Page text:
It would have been easy for the story to become bogged down in the distressing details of the hurricane but there was enough snarky banter between the characters to lighten the tone without being disrespectful. DJ isn't kick-ass in the same way that a lot of urban fantasy heroines are, she isn't the strongest physically and she doesn't have the kind of magical powers that are useful in a fight. In fact her skills lie with creating potions and charms so as long as she has time to prepare things in advance she is fine but it isn't so helpful when she comes under an unexpected attack. I actually quite liked the fact that she was more vulnerable than other heroines but there were times that she makes such stupid decisions that I wanted to shake her. She has some growing up to do and I hope we get to see that happen as the series continues.

When it comes to love interests we have several possibilities. The first one we are introduced to is the undead pirate Jean Lafitte, now we didn' t get to see as much of him as I was hoping for but he definitely has that bad boy vibe going for him and was deliciously dark. I hope he has a bigger role in future books. Then we have DJ's new partner Alex, he has less of a bad boy vibe but is still obviously keeping secrets, he is also very protective of DJ and I enjoyed the banter between the pair of them. Now I'm getting a bit fed up with love triangles so I wasn't particularly happy to find in this case we have what is quickly turning into a love square. Along with Lafitte and Alex you also have Alex's sexy war hero cousin Jake. Admittedly all three men are hot and they each have potential but I was frustrated by the way DJ was constantly flitting between them and it seemed like she was playing them off against each other. I actually felt quite sorry for both Alex and Jake and was a bit worried that she will end up causing a rift in their family.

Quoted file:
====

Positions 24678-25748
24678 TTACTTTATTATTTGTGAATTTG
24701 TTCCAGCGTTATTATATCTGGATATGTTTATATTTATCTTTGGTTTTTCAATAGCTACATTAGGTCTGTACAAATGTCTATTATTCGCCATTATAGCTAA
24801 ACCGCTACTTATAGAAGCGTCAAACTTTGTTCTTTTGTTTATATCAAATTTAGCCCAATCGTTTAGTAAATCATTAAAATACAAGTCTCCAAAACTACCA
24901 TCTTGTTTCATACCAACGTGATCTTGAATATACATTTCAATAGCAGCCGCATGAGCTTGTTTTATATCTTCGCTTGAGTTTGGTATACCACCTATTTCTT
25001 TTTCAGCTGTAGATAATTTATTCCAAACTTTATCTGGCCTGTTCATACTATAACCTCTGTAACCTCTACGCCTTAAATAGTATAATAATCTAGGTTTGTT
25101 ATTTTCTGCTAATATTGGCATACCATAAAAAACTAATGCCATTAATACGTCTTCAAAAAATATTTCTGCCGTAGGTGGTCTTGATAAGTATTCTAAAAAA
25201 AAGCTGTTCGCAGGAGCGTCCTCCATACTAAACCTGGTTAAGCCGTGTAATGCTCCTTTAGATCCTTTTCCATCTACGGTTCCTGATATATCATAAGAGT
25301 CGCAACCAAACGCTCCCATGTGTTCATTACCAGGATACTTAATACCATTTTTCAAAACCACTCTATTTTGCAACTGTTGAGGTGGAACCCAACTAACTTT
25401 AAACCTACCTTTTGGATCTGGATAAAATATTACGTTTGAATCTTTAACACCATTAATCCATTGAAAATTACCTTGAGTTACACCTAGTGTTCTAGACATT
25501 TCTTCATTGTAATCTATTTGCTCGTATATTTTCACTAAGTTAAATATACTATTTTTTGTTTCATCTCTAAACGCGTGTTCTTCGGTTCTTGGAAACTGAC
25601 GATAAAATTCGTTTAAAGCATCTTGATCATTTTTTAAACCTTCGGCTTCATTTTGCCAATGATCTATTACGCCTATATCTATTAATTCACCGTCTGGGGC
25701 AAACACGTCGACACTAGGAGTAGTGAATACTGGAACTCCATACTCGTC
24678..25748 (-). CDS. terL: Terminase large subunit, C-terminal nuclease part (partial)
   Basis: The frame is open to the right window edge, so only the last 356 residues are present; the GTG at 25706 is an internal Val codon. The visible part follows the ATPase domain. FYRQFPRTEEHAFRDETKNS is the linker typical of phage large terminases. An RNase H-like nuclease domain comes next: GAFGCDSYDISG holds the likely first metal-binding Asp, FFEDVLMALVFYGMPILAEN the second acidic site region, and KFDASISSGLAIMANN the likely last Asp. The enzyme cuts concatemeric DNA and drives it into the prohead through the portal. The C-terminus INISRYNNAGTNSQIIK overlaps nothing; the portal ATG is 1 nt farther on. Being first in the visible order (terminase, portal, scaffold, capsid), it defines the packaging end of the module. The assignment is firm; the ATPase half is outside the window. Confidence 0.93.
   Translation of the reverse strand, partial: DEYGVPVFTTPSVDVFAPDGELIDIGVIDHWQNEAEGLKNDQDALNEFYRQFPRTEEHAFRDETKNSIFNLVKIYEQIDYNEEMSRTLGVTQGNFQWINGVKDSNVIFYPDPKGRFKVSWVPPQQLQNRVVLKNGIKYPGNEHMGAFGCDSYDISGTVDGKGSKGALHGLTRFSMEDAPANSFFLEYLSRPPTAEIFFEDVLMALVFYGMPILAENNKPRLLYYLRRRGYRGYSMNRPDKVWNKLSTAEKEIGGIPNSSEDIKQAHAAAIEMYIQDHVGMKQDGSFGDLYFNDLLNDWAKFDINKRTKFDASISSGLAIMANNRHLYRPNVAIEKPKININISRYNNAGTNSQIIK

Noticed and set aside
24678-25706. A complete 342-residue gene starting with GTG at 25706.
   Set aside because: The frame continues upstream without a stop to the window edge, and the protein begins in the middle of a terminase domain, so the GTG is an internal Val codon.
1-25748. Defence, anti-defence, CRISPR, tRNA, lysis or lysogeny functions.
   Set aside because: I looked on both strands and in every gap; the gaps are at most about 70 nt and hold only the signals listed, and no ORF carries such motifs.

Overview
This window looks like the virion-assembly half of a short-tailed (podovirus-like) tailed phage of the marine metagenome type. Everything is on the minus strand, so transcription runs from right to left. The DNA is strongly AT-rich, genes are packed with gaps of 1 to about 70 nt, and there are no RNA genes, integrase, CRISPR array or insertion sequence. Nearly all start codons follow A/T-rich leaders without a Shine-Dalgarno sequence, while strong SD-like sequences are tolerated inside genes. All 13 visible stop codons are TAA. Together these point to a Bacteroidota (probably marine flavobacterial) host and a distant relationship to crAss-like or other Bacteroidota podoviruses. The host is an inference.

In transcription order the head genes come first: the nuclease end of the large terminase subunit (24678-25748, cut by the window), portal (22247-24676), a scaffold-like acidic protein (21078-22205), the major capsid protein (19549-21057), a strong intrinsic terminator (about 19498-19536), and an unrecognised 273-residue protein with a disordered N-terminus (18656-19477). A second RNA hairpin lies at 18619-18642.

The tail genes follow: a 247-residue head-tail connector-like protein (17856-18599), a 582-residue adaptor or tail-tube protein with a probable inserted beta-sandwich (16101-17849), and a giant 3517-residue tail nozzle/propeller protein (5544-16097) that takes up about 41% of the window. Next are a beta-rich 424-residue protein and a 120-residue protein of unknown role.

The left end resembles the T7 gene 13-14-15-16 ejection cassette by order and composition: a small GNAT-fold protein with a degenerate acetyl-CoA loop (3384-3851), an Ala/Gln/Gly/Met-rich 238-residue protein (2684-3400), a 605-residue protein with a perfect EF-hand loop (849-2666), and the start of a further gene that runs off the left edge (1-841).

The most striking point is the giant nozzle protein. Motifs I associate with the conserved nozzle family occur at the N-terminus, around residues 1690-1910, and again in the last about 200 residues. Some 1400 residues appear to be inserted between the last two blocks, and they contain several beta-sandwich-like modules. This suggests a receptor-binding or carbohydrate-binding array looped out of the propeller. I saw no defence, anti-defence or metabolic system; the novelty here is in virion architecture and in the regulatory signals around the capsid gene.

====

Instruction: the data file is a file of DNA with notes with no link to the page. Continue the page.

Royal Street is the start of an urban fantasy series that has a lot of potential, there were some problems but I can see these being worked out over time and I'm definitely interested in reading River Road which is due to be published later this year. For a debut novel I was impressed with the world building, I enjoyed the mystery and although I did spot some of the twists in advance there were a few things that managed to surprise me. It will be interesting to see where Suzanne Johnson takes this series and I'm looking forward to seeing more of this world.
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1 of 1 people found the following review helpful
3.0 out of 5 stars Predictable and slow to get moving!, 26 Feb. 2013
By 
Sarah Durston (London) - See all my reviews
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Drusilla Jaco (DJ) is an inexperienced wizard living in New Orleans at the time of Hurricane Katrina, when her mentor goes missing. She attempts to find him with the help of the Elders (those who manage and govern magic) and their appointed `enforcer' Alex. DJ must overcome forces from `Beyond'; a drunken pirate and a master of voodoo, as well as exert her independence and ability.

There was a lot to recommend this book. It is the first in a series and if it is seen as an introduction to characters then it's a passable easy read. The description of the devastation after the hurricane was some of the best writing in the book and was written with feeling and sensitivity. Unfortunately, it took too long for the plot to get going and when it did everything that happened was largely predictable.

I would read another in this series but I can't help but feel that Janet Evanovich and other similar authors have mastered this style of writing and this felt like a pale comparison.
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Royal Street
Royal Street by Suzanne Johnson (Paperback - 27 Sept. 2012)